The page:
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Tuesday, October 19, 2010

Last of the B-53s

Today's edition of The Washington Post contains an article by columnist Walter Pincus that stands apart from all the other gloomy world and national news.

"Outside the nuclear weapons communities, little notice was paid last week to the announcement that authorization had finally come through to begin dismantling the last of the minivan-size B-53s, the most powerful thermonuclear bombs ever deployed," Pincus writes.

In terms of payload, the B-53 packs a punch.  It's 600 times more powerful than the bomb that leveled Hiroshima. 

The US, at one point during the Cold War, had 300 B-53s in its arsenal.

Soon, they'll be no more.

As a child of the '60s, I recall with fond memories participating in air raid drills during school hours.
 

The whole elementary school would assemble in the gym and scrunch down under the vast wooden bleachers.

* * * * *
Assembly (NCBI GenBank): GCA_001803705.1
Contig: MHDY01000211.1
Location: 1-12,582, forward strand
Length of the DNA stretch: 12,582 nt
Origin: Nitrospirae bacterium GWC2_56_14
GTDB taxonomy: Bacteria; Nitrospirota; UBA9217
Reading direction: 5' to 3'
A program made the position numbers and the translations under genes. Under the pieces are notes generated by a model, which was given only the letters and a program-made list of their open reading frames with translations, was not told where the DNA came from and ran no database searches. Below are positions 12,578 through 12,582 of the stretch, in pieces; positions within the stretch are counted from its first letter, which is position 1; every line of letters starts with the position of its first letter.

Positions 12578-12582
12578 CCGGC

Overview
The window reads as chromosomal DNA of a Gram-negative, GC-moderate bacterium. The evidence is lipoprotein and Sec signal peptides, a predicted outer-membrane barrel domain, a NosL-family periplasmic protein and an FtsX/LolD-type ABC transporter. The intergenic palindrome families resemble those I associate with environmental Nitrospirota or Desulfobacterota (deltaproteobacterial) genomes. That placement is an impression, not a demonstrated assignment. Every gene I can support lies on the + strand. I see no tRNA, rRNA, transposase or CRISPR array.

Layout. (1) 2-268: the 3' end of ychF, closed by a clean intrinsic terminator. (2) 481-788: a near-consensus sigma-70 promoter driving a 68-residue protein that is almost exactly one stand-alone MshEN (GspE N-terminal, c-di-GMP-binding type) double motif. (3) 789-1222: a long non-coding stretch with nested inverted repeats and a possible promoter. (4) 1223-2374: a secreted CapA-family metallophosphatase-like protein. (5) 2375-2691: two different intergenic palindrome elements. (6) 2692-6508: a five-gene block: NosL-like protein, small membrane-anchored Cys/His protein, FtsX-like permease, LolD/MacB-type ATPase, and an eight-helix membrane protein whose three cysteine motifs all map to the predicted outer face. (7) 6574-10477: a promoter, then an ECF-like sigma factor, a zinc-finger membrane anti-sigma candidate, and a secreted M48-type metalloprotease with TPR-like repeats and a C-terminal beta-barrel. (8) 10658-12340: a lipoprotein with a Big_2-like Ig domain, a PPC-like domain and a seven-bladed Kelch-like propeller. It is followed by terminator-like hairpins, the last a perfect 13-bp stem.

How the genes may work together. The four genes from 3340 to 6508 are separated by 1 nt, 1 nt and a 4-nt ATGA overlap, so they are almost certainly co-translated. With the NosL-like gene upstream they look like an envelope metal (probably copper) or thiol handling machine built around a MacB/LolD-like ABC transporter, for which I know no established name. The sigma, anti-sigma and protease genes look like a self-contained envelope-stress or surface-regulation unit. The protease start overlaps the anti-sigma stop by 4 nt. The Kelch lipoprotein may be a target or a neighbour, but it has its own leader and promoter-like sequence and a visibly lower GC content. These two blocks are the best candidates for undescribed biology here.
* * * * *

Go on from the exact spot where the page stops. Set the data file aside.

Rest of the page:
The principal stepped up the air rid drills around the time of Cuban Missle Crisis, which gave us fourth graders a lot of time to discuss what the last four seconds of our young lives would be like after "the bomb" fell on nearby New York City.

Although we were just kids, we thoughtwe knewthe principal was out of her gourd.

My pal Mookie, street wise and a fountain of knowledge, would always say the same thing.  "No one can live through the A-bomb.  We'll all melt in seconds."

Of course, he was right.  (Mookie was reliably right about everything.)

Just learning that soon there will be no more B-53s gives me a reason to celebrate.  How about you?

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